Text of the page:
worn out reebok gloves

Goalkeeper Gloves Grip – What You Should Be Looking For

Every goalkeeper knows that they could use a little more grip for their gloves. At the end of the day when you can stick your hand out and the ball just says there it feels amazing. That’s why a lot of the goalkeeper glove manufacturers in recent years have spent a ton of effort in making goalkeepers gloves stickier. Actually, that’s pretty much what the up and coming brands are doing. You’ll see a ton of videos on IG mostly with gloves that just stick to whatever you put them on. It’s like having suction cups, stick em, or whatever you want to compare it to. Does sticky equal good goalkeeper gloves grip?  

There’s actually a debate over this that I feel needs to be explored. Are you really going to make more saves with sticker gloves? How long do these gloves actually stay sticky? That’s a tricky question to answer because materials that gloves are made from have changed quite a bit over the years. Potentially we’ll get to a point where the palm can remain sticky. In the meantime here are a couple of tips to keep your gloves sticky in another article I wrote. I do want to explore this though, what is  real goalkeeper gloves grip? How do you know that you’re wearing gloves with a good grip? It’s probably not just about things staying sticky

What Is Good Goalkeeper Gloves Grip?

The ball needs to stick to the glove right? That’s all it is? I’m not going to sit here and say that there are no tangible benefits to having sticky gloves. I’ll elaborate on that point later though. For me what you should be looking for are gloves that mold to your hands well. Does that mean they should fit or tight or loose? That answer is probably more geared towards the type of catching technique that you use and the feel that you have for the ball with a pair of gloves. The fact that this comes down to individual feel reveals for me the reason why grading goalkeepers gloves grip or gloves in general is so hard. You may feel overly comfortable with a pair of gloves that are garbage for me. 

There are a ton of elements to consider here. Style of play comes into the picture. Generally though you do want sticky gloves and I would say that you want gloves that allow you to get your hands in the right position to make catches. So gloves that are too stiff can be a problem. For me, I feel that gloves that are able to take some power off the shot are key. I don’t have thick hands that can handle hard shots on their own. I sometimes need a little help so I like thicker gloves. Good goalkeeper gloves grip may just be a combination of these different elements that I mentioned.     

Does It Really Help To Have Sticky Gloves?

As I mentioned in the beginning of the last paragraph there’s no denying the fact that it does help out to have sticky gloves. That’s why virtually all of the gloves that you can find on the market today are going to be super sticky when you take them out of their original casing. My argument against stickiness or relying on stickiness is that it typically doesn’t last. I’ve explored ways to prolong the sticky effect with different substances and keeping your gloves clean. If you use the gloves on a daily basis though sooner rather than later the gloves won’t be as sticky as they were when you first took them out of the casing.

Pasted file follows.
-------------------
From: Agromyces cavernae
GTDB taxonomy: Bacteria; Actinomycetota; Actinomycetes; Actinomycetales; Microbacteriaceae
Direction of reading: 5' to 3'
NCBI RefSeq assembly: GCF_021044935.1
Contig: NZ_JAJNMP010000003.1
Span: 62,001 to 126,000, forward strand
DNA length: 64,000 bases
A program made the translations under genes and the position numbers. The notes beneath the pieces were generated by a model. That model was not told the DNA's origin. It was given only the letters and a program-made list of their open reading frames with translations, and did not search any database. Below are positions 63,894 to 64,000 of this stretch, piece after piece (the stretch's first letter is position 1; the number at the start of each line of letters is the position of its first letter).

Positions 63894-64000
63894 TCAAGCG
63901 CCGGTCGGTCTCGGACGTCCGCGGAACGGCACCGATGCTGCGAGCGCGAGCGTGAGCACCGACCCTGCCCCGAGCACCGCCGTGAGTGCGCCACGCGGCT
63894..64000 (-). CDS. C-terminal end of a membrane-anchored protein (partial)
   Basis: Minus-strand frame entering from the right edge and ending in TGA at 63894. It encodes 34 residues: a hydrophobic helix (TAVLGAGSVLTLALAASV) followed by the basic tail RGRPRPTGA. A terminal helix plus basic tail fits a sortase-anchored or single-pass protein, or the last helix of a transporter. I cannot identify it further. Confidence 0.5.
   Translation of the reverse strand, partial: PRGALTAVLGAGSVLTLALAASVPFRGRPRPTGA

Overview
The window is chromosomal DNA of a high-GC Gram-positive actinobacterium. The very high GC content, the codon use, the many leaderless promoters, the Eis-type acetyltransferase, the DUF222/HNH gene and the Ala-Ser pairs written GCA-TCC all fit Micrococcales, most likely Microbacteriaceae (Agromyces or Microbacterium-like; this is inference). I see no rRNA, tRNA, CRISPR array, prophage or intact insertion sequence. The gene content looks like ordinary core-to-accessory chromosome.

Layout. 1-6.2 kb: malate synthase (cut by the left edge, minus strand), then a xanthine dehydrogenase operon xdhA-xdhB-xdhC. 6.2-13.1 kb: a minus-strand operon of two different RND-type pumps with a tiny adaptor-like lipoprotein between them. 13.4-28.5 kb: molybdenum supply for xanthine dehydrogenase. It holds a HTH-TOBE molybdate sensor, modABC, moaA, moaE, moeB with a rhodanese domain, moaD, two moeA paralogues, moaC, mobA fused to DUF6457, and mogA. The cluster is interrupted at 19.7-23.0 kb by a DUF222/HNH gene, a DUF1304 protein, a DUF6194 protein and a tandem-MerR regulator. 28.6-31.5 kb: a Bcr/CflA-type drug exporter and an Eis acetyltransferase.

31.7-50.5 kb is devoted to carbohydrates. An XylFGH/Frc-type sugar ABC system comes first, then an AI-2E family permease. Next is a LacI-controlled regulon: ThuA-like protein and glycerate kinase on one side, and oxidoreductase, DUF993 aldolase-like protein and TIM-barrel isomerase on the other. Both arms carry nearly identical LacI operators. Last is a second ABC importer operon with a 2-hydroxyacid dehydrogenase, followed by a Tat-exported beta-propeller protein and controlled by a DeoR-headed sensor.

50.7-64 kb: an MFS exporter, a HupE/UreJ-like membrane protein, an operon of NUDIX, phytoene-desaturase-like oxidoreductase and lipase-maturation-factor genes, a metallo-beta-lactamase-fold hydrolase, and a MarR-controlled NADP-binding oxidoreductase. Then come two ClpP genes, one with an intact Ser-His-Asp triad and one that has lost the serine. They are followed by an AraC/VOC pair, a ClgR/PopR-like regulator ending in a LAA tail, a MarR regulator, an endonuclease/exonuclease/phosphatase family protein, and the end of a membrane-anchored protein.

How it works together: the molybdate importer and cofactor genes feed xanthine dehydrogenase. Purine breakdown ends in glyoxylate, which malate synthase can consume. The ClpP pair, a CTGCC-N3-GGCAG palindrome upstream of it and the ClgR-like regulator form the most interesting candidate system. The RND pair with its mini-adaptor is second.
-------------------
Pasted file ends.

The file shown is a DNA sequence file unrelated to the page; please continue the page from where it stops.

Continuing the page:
The fact that you can’t rely on gloves to be sticky all the time, is the main reason why I would argue that you need to find comfortable gloves that fit your hand shape, and your style of play. So that you don’t have to rely on gloves being sticky. Even the stickiest gloves out there are going to have trouble holding on to the ball when the ball is wet. In fact, in some cases that stickiness can be harmful when we have to deal with a ball that’s wet. Coaches now love to play on wet grass since they see the pros are doing it. Find comfort and you may find better grip that way then chasing around sticky gloves. If you can find something that checks both boxes that’s perfect! 

Why Certain Gloves Potentially Cost More 

This is one of those questions that you’re bound to ask yourself as a goalkeeper at some point. As a goalkeeper parent you probably ask yourself this question a lot before your kid even realizes it. What’s the real issue, are you getting a competitive advantage with more expensive gloves? The real answer is actually yes, and no. I’ve explored all sorts of different gloves throughout my career. The conclusion that I’ve come to is that goalkeeper gloves are such a personal item that you can’t say more expensive gloves are always better. When it comes to what makes them cost more there are a couple of factors. Number one is the brand name. Before we even talk about quality we have to be honest with ourselves. Brand name gloves typically cost more. 

The problem with that, is that having a Nike swoosh or the Adidas stripes on your gloves is not going to get you more saves per se. The same thing goes for Reusch, and Uhlsport gloves. Which by the way can both be pretty expensive. The second thing though that does elevate the price tag is the fabric that certain gloves are made from. The fabric that different gloves are made of can certainly influence the grip levels that you ultimately see on gloves. What’s the best type of fabric particularly for palms? Everyone used latex grips until even a couple of years back. Now, we have enhanced latex, and other materials.